Using Graphic Organizers to Help Individuals Living with ASD in Classrooms and Other Settings

A graphic organizer is a visual support that provides visual representation of facts and concepts within the organized framework. Graphic organizers arrange key terms to show their relationship to one another, providing abstract of implicit information in a concrete, visual manner. They are particularly useful with content area material that occurs in K – 12 curricula. Graphic organizers are effective for a variety of reasons: they can be used before, during, or after students read a selection wither as an answer organizer of a measure of concept attainment. Graphic organizers also allow processing times for students as they can reflect on the written material at his or her own pace.

Additionally, abstract information is presented in a visual, concrete manner that is often more easily understood than a verbal presentation of the material alone.  One type of graphic organizer is a “thematic map.”  The focal point of the thematic map is the key word or concept enclosed in a geometric figure such as a circle or a square and if necessary, in a pictorial representation of the word or concepts. Lines and arrows connect this shape to the other shapes and words or information related to the central concepts are written on the connecting lines or in other shapes. As the map expands, the words become more specific and detailed.

The student may neither understand the concept of main idea, and/or not understand when the teacher is giving cues to students for salient information. For example, when the teacher repeats an item or changes voice tone, the information is important and typical students naturally pick this up. As with other areas, some students in the ASD spectrum do not pick up on these cues naturally and therefore need guidance. The teacher can assist the students by providing the following: (1) a complete outline that contains the main points in the lecture, (2) allowing students to follow the lecture, (3) while freeing them from any note-taking, (4) or the teacher may provide a skeletal outline that contains only the main point. Students may use this format to fill in pertinent details delivered through the direct verbal cues.  Verbal cues such as “this is the first main point” or “be sure to include…” assist the students in identifying which points are important. Subtle verbal cues also provide cues regarding importance such as “during the 1900’s…” “did you include that in your outline?” Or “make sure to remember the names.” The note-taking level of students on the spectrum then must be considered when selecting the appropriate type of assistance to be provided to the student.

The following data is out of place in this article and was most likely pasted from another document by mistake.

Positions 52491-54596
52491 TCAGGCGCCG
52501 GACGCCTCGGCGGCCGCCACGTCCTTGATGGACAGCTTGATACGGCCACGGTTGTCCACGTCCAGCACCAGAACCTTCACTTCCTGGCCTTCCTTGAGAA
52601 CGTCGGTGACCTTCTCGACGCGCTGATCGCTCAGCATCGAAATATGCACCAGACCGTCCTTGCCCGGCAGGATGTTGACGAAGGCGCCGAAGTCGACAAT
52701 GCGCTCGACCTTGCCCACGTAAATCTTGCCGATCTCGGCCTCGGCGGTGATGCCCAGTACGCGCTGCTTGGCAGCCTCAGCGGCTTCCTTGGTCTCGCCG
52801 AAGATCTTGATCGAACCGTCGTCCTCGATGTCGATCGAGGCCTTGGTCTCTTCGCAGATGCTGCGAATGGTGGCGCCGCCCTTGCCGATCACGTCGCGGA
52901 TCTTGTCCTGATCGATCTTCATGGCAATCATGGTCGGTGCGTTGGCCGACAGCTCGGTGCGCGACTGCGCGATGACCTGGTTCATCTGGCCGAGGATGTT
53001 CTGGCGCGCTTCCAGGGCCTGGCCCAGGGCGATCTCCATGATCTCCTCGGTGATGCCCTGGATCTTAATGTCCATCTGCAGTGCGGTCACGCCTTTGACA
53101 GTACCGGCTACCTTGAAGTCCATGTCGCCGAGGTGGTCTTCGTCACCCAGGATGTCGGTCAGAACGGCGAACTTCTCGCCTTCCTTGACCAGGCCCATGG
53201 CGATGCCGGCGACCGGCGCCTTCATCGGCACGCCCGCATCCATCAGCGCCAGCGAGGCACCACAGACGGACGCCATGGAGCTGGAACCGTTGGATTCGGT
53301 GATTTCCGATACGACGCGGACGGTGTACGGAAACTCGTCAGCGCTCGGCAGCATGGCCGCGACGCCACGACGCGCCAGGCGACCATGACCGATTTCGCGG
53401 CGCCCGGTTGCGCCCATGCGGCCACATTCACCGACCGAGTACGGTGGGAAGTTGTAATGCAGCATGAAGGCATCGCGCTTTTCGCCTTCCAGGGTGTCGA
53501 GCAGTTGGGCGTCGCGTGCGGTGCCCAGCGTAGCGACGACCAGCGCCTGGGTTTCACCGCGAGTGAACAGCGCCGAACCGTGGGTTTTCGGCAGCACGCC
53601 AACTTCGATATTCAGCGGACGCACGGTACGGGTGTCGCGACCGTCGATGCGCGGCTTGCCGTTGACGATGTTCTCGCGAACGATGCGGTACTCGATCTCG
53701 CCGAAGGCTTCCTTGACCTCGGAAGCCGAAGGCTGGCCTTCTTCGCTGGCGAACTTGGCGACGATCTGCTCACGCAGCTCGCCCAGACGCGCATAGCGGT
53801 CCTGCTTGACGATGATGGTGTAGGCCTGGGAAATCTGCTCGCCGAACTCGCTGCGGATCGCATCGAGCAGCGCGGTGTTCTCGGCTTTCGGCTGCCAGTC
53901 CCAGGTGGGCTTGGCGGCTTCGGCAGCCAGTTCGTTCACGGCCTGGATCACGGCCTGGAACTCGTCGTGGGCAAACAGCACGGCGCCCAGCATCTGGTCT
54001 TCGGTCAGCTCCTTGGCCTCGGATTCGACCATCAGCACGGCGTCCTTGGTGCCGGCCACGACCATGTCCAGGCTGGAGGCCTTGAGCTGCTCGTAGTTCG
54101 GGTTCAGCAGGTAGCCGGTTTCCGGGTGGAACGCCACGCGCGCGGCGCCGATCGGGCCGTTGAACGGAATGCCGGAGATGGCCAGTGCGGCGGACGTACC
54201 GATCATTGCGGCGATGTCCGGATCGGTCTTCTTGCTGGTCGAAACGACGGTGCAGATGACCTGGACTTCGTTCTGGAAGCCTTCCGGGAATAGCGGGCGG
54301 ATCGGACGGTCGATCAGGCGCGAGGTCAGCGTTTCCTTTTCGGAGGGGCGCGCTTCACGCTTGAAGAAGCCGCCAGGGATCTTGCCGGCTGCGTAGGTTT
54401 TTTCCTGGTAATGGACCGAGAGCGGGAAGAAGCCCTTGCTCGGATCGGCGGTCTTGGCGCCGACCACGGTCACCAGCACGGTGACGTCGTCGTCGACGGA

Using Assignment Notebooks to Help Individuals with Autism in Classrooms and Other Settings

An effective organizational strategy for students with Autism Spectrum Disorder, especially those who are older and possess the prerequisite reading, writing, and organizational skills is an assignment notebook. All academic tasks and their due dates are listed in the notebook and the student will take it to school and home every school day. The most effective support would include a sample of how each assignment should look. Ideally, it should also contain examples of completed items (math equations, definitions, filled out problems, etc.) as these would function as visual examples of the correctly completed assignment. Although, simplified assignment books are certainly acceptable and can be effective depending on the particular student. The classroom teacher would need to check the notebook at school to make certain all information and expectations are included. At home, the parents or caregivers monitor the notebook to make sure the student has successfully completed all necessary assignments or activities to the level expected of them. A signature section for each day can provide an additional layer of thoroughness. This can include a signature section for the parent who monitors the assignment book and/or the student who completes the assignments. Essentially, these assignment books function as a visual checklist to help students stay organized and on-task. These are pretty standard in schools, yet it is imperative they are used to help students with ASD succeed.